News consumers should be gratified to know that the New York Times has decided it will demand the highest journalistic standards—at least from its crosstown rivals. Just three days after a Times writer formally announced that the newspaper is transitioning “from the stodgy paper of record into a juicy collection of great narratives,” Times staff is now attacking the juiciest narrative of the 2020 campaign.


          If the New York Times and other media outlets in 2016 had made the same effort they’ve made in today’s attempt to poke holes in the Post report, the bogus Russia collusion story would have died before Donald Trump even took office.

          1. We keep going back to the misperception that Newspapers (and their modern analogs) were EVER neutral. That idea is one of the biggest lies the Left ever sold us, and has paid them vast dividends. I have listened to the Right whine about ‘Media Bias’ for DECADES, and only a few conservatives have ever stepped up and even tried to start media to support Conservative viewpoints.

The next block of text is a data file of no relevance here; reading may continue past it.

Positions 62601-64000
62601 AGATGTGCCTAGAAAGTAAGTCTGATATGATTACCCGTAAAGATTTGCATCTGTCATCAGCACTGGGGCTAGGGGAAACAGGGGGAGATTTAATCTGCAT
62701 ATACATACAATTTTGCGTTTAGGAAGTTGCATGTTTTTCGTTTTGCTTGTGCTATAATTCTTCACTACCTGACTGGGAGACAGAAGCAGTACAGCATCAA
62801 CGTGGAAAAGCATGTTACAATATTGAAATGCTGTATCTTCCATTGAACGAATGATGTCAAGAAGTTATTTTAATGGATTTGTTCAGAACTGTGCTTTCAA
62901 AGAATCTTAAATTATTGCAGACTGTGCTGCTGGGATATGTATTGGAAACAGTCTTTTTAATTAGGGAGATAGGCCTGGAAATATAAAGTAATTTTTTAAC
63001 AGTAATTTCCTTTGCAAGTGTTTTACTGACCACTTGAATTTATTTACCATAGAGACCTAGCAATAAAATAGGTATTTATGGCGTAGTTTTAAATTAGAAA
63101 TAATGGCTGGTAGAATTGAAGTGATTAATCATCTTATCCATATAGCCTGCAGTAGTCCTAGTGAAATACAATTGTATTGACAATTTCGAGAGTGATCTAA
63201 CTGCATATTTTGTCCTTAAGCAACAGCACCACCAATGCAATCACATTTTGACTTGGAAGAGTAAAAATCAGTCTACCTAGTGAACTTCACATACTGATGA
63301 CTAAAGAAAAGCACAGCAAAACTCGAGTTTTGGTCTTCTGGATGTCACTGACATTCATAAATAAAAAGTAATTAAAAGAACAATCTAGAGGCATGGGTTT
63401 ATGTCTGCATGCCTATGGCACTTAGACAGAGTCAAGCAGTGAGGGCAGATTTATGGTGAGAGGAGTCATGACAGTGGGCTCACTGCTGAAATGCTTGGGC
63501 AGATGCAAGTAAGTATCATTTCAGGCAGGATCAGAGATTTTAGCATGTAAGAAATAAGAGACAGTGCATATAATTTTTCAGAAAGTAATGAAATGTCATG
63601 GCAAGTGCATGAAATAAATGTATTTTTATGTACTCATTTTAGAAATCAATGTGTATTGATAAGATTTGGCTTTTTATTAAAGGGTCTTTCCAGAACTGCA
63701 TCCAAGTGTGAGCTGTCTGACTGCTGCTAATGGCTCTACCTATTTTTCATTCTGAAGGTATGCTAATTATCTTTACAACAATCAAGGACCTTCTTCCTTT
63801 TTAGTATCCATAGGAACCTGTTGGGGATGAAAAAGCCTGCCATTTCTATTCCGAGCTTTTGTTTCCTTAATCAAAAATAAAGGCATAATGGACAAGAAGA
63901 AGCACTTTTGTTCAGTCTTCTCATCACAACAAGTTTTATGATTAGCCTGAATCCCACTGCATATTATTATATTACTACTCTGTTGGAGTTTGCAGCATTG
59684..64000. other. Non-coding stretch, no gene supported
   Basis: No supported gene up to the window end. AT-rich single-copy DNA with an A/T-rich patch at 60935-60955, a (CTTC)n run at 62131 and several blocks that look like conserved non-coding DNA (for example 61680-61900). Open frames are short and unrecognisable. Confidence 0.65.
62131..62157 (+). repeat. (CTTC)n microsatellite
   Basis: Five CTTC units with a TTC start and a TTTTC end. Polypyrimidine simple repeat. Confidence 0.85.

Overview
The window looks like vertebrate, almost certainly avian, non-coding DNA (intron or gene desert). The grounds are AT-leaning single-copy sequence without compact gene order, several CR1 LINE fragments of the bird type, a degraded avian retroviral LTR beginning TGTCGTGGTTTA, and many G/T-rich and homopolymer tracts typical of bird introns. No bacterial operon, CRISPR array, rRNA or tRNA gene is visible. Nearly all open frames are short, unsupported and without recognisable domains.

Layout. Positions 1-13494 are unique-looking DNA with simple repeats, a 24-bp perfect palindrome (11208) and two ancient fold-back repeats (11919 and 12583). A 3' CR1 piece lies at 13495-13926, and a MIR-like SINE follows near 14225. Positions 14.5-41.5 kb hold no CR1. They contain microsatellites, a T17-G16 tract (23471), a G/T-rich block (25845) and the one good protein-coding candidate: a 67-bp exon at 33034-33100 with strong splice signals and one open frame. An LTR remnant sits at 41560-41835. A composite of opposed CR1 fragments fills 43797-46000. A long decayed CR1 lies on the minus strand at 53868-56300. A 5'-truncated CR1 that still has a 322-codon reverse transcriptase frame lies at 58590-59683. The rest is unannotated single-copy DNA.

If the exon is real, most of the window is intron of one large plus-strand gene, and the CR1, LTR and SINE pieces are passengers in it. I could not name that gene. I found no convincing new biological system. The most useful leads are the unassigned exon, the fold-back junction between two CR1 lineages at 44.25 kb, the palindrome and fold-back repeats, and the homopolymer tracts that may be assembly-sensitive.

2. It’s *always* been about The Narrative. At least in the past most places had battling narratives, such as newspapers published from varying perspectives. Media conglomeration changed that so the moguls could drive the story. The New Media are changing that, returning somewhat to the status quo ante, which is why the MSM is fighting them so hard.

            1. Originally yes. Now “New Media” is simply conspiring with legacy media to silence stories that reflect badly on Democrats or leftist ideology in general;

                1. Not to consume, but many businesses need to have access to have viable ability to communicate their existence. Furthermore, especially with the government mandated lockdowns, people need access to those platforms to DISCUSS news and events, especially those who are seeking a wide reach, such as candidates for political office. This is particularly true when the majority of traditional media outlets are marching in lockstep to either silence or demean said candidate(s).